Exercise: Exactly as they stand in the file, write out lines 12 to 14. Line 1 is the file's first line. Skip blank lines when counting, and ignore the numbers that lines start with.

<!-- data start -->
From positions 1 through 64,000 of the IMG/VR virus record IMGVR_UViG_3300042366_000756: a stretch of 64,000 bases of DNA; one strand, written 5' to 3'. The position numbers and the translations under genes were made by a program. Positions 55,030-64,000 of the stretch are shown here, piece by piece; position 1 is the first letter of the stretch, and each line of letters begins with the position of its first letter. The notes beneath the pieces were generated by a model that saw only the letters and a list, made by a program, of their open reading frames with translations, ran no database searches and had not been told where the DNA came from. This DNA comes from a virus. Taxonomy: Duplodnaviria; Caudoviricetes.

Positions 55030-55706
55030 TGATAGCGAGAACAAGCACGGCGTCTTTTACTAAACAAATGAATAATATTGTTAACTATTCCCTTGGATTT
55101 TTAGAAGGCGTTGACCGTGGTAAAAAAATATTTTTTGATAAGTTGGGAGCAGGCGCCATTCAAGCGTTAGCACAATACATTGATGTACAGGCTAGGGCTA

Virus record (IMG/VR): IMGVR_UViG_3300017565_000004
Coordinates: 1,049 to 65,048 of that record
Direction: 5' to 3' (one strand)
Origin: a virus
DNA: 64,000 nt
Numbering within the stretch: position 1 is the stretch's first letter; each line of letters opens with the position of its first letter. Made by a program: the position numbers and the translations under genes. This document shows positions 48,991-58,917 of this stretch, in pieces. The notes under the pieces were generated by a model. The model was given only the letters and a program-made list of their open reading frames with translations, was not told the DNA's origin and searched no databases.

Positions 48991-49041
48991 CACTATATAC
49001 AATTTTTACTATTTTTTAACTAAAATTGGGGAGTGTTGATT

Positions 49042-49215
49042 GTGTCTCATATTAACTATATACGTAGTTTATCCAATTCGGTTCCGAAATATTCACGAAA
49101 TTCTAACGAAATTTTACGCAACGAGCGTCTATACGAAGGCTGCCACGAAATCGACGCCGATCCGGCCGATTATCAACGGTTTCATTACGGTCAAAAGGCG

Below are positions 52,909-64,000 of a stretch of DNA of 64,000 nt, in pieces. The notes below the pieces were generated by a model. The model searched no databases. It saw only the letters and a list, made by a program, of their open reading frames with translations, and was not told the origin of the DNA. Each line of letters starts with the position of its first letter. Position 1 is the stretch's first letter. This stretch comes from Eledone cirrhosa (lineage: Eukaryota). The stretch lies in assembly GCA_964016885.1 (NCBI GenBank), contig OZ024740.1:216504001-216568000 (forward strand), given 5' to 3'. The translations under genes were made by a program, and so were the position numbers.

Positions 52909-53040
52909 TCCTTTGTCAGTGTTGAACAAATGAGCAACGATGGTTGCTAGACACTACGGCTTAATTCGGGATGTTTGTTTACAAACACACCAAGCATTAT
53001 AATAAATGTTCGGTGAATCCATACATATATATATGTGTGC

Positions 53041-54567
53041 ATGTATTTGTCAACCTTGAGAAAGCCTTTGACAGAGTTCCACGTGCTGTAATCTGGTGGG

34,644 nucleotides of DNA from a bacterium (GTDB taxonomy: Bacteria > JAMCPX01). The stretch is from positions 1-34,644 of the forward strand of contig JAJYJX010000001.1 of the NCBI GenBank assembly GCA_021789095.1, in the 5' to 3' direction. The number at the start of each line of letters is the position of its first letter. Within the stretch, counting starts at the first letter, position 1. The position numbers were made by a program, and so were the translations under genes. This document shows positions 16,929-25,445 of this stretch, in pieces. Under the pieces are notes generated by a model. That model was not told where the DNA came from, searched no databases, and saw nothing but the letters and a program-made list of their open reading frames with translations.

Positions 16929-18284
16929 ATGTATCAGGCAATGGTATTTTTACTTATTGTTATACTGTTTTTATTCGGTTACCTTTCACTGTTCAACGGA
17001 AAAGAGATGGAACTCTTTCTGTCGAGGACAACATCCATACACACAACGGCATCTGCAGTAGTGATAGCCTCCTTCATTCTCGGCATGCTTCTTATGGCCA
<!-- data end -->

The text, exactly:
48991 CACTATATAC
49001 AATTTTTACTATTTTTTAACTAAAATTGGGGAGTGTTGATT

Positions 49042-49215